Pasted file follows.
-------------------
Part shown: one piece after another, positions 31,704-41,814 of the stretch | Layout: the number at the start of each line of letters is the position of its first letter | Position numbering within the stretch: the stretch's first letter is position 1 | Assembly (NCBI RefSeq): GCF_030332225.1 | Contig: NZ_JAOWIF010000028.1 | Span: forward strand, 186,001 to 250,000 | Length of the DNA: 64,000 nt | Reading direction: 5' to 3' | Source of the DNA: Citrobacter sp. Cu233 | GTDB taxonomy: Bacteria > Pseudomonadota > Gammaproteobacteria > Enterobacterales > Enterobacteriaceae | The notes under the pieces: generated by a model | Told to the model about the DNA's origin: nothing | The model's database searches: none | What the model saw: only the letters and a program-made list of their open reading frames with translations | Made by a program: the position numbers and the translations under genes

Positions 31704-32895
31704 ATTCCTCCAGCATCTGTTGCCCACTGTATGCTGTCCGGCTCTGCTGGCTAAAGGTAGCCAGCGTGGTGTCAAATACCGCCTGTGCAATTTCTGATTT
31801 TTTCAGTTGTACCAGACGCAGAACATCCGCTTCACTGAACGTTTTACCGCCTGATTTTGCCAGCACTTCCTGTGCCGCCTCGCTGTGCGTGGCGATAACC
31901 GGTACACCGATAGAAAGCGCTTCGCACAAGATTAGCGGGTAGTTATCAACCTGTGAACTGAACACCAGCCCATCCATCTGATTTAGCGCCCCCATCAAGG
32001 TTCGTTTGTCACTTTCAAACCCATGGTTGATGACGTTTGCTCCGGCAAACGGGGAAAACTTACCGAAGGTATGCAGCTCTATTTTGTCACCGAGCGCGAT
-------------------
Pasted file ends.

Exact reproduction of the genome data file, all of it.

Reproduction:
Part shown: one piece after another, positions 31,704-41,814 of the stretch | Layout: the number at the start of each line of letters is the position of its first letter | Position numbering within the stretch: the stretch's first letter is position 1 | Assembly (NCBI RefSeq): GCF_030332225.1 | Contig: NZ_JAOWIF010000028.1 | Span: forward strand, 186,001 to 250,000 | Length of the DNA: 64,000 nt | Reading direction: 5' to 3' | Source of the DNA: Citrobacter sp. Cu233 | GTDB taxonomy: Bacteria > Pseudomonadota > Gammaproteobacteria > Enterobacterales > Enterobacteriaceae | The notes under the pieces: generated by a model | Told to the model about the DNA's origin: nothing | The model's database searches: none | What the model saw: only the letters and a program-made list of their open reading frames with translations | Made by a program: the position numbers and the translations under genes

Positions 31704-32895
31704 ATTCCTCCAGCATCTGTTGCCCACTGTATGCTGTCCGGCTCTGCTGGCTAAAGGTAGCCAGCGTGGTGTCAAATACCGCCTGTGCAATTTCTGATTT
31801 TTTCAGTTGTACCAGACGCAGAACATCCGCTTCACTGAACGTTTTACCGCCTGATTTTGCCAGCACTTCCTGTGCCGCCTCGCTGTGCGTGGCGATAACC
31901 GGTACACCGATAGAAAGCGCTTCGCACAAGATTAGCGGGTAGTTATCAACCTGTGAACTGAACACCAGCCCATCCATCTGATTTAGCGCCCCCATCAAGG
32001 TTCGTTTGTCACTTTCAAACCCATGGTTGATGACGTTTGCTCCGGCAAACGGGGAAAACTTACCGAAGGTATGCAGCTCTATTTTGTCACCGAGCGCGAT